'All That Fall' review or 'Does the rocking ever stop?'


All That Fall, Beckett (Pan Pan Theatre)
Barbican Theatre, 11th June 2015




A few too many bells and tassles on this Beckett for my liking. ‘All That Fall’ was originally a radio play and Pan Pan Theatre have tried to replicate this original listening experiencing but also layered on a lot of embellishments of their own. It feels a bit too directive for this haunting and free-falling piece of theatre.

We enter a pitch black room, with little tear-drop light bulbs – lit dimly – hanging from above. In front of us stands a lattice of exposed lights, as if the lighting rig has been placed centre stage; they will be our performers for the night, rather than the actors whose voices are heard but bodies never seen. The stalls have been replaced with rocking chairs and on each rocking chair sits a black cushion, decorated with a picture of a skull. Before a word is spoken the scene has been very firmly set: this is a halfway chamber, somewhere between life and death, with that final light (don’t step into it!) lingering brightly on the horizon.

The rocking chairs are a problem. In some ways, director Gavin Quinn’s seating design – enabled by designer Aedin Cosgrove – is a sensitive touch of genius. What better way to experience Beckett’s lilting prose than in a rocking chair? What better way to experience Mrs Rooney’s trudge through this rural village – with all of her life lived and those left to live flashing past her – than in a chair that keeps us always moving yet takes us nowhere? What better way to appreciate Beckett’s deeply reflective piece of theatre than in a chair that recalls the cot in which we start life in and the rocking chair in which we might end it?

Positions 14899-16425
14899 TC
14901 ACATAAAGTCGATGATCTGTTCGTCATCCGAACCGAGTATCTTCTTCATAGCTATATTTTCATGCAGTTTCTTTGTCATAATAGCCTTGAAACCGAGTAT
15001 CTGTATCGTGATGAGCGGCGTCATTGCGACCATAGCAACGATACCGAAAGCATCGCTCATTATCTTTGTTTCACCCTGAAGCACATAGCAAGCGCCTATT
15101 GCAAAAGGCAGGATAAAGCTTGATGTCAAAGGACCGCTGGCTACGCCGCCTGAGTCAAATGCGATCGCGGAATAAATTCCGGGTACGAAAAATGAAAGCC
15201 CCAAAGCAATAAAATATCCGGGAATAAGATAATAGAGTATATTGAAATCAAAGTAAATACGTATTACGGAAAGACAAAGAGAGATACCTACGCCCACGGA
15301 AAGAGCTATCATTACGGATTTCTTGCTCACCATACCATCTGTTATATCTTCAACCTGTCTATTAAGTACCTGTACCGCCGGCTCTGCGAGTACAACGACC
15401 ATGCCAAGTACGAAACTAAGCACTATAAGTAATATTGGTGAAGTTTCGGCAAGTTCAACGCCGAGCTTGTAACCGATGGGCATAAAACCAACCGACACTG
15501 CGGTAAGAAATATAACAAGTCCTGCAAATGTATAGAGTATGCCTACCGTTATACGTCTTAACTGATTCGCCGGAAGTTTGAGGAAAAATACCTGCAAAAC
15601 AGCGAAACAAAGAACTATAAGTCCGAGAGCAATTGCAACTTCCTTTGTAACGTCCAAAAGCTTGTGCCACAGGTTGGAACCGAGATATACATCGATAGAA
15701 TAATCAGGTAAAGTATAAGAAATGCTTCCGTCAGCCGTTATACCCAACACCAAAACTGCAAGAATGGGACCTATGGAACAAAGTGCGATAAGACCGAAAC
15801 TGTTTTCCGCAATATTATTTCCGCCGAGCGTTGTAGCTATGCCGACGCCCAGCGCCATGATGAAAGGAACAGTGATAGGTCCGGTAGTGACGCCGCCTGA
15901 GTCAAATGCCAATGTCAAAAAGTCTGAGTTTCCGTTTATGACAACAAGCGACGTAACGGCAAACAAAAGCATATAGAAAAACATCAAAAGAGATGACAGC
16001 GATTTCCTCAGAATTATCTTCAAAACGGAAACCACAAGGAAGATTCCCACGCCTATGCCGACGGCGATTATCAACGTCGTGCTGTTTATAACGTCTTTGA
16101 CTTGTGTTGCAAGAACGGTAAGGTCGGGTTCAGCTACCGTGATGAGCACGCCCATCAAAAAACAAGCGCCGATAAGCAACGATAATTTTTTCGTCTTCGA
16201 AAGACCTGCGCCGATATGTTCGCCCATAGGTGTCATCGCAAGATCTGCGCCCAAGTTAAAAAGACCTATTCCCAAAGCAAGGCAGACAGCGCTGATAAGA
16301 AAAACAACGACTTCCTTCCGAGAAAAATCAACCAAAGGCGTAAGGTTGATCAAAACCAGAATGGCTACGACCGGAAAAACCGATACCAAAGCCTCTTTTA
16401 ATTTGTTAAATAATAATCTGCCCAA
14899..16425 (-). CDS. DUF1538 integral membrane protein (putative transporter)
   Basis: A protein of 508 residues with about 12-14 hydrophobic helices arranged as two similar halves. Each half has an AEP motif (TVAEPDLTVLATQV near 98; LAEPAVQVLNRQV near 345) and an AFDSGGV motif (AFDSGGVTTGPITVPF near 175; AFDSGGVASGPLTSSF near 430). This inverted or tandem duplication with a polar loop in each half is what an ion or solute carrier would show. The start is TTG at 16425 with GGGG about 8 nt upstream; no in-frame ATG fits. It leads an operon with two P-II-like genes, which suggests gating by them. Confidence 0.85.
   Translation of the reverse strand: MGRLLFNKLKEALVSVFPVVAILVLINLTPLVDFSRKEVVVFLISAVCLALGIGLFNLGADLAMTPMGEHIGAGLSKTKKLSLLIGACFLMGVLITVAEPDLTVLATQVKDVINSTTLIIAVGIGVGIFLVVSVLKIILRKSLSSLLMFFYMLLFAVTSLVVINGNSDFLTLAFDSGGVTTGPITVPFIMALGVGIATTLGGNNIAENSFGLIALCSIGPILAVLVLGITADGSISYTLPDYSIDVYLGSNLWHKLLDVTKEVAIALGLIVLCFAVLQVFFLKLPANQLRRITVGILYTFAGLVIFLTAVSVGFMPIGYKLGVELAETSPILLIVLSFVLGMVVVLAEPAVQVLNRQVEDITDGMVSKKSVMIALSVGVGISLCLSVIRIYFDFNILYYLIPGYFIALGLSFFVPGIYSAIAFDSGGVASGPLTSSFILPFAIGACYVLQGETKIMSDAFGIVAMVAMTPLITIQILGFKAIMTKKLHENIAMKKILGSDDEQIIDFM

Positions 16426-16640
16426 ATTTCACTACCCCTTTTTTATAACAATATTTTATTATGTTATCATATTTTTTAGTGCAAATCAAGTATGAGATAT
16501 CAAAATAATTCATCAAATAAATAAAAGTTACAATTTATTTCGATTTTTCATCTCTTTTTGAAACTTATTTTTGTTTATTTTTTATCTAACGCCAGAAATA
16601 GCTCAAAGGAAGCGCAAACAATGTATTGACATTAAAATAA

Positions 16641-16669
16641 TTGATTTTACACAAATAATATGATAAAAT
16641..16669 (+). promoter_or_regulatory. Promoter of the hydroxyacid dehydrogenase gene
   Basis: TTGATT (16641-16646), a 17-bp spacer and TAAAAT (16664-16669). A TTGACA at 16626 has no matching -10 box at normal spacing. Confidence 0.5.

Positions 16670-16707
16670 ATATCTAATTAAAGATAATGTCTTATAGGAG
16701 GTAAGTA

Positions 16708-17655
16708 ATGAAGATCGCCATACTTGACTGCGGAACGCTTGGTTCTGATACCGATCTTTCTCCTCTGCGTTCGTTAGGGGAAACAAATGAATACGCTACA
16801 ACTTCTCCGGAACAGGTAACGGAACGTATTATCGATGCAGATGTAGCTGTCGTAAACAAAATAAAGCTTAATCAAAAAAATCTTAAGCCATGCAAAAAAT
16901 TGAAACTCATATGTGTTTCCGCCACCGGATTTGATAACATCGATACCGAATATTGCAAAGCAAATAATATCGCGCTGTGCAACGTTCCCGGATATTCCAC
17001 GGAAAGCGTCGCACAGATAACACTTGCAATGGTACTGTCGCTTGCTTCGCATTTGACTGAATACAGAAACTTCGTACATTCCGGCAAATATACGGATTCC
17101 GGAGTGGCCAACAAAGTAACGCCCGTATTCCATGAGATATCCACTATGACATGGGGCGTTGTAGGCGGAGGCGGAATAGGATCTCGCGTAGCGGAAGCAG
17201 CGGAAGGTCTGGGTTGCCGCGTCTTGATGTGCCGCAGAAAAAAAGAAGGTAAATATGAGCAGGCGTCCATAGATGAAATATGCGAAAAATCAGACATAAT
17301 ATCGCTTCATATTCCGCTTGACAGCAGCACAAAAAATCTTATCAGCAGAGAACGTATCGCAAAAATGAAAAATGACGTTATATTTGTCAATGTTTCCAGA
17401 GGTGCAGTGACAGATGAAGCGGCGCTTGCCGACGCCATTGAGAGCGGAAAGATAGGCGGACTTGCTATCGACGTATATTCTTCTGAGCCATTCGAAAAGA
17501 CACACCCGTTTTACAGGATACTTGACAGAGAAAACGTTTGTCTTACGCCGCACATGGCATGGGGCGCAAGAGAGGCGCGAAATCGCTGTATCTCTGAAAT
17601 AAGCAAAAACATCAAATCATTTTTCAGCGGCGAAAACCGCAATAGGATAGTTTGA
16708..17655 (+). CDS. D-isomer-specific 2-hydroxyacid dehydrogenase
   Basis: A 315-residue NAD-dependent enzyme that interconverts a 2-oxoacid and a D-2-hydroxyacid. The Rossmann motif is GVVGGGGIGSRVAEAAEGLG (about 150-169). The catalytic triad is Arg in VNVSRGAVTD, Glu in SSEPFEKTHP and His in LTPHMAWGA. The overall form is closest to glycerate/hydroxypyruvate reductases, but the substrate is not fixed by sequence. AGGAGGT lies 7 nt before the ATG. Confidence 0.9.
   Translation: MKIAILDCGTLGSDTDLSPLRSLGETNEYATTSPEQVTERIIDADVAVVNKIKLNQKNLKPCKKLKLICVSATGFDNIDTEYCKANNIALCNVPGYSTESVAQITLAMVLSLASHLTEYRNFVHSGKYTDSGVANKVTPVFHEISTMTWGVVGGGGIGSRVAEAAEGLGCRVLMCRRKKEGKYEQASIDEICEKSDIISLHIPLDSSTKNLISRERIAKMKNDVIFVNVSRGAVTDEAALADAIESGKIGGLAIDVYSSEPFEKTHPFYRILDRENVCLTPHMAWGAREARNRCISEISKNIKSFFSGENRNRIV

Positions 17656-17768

But the very fact that all these ideas are so accessible and physically writ large on this production takes something away from the creeping impact of Beckett’s work. It feels a tad forced, as if a teacher is quietly whispering the sub-text in our ears, as we patiently try to let Beckett’s oozing text overwhelm us. The rocking chairs can also be terribly distracting. On Thursday night, the woman in front of me rocked ceaselessly throughout the entire bloody show. There’s nothing worse than being forced to watch ‘All That Fall’, set to someone else’s rhythm.

But there are some sumptuous moments that hit with such force. The sheet of lights at the front of the stage proves particularly effective. As Mrs Rooney (voiced with dripping cynicism by Aine Mhuiri) traipses through the village, human nature clipping at her heels, those shining headlights – which flare up in various patterns throughout Mrs Rooney’s journey – begin to take on meaning. They are humanity. They are the cruel vagaries of fortune, which light up some people’s lives and leave others in the dark – but will extinguish us all in the end.

Some brilliant undertones are also teased out, thanks to decision to perform ‘All That Fall’ with the actors off-stage The sound effects really come into force. Every time Mrs Rooney clambers in or out of a car, all that panting and groaning sounds a little bit like sex. Sometimes it sounds like a death rattle. This is brilliant touch, which reminds us that all those noises folded into Beckett’s text are not mere extras but another life tapestry, another story, woven in between the more obvious words that conceal the deeper patterns and truths that lie beneath them.

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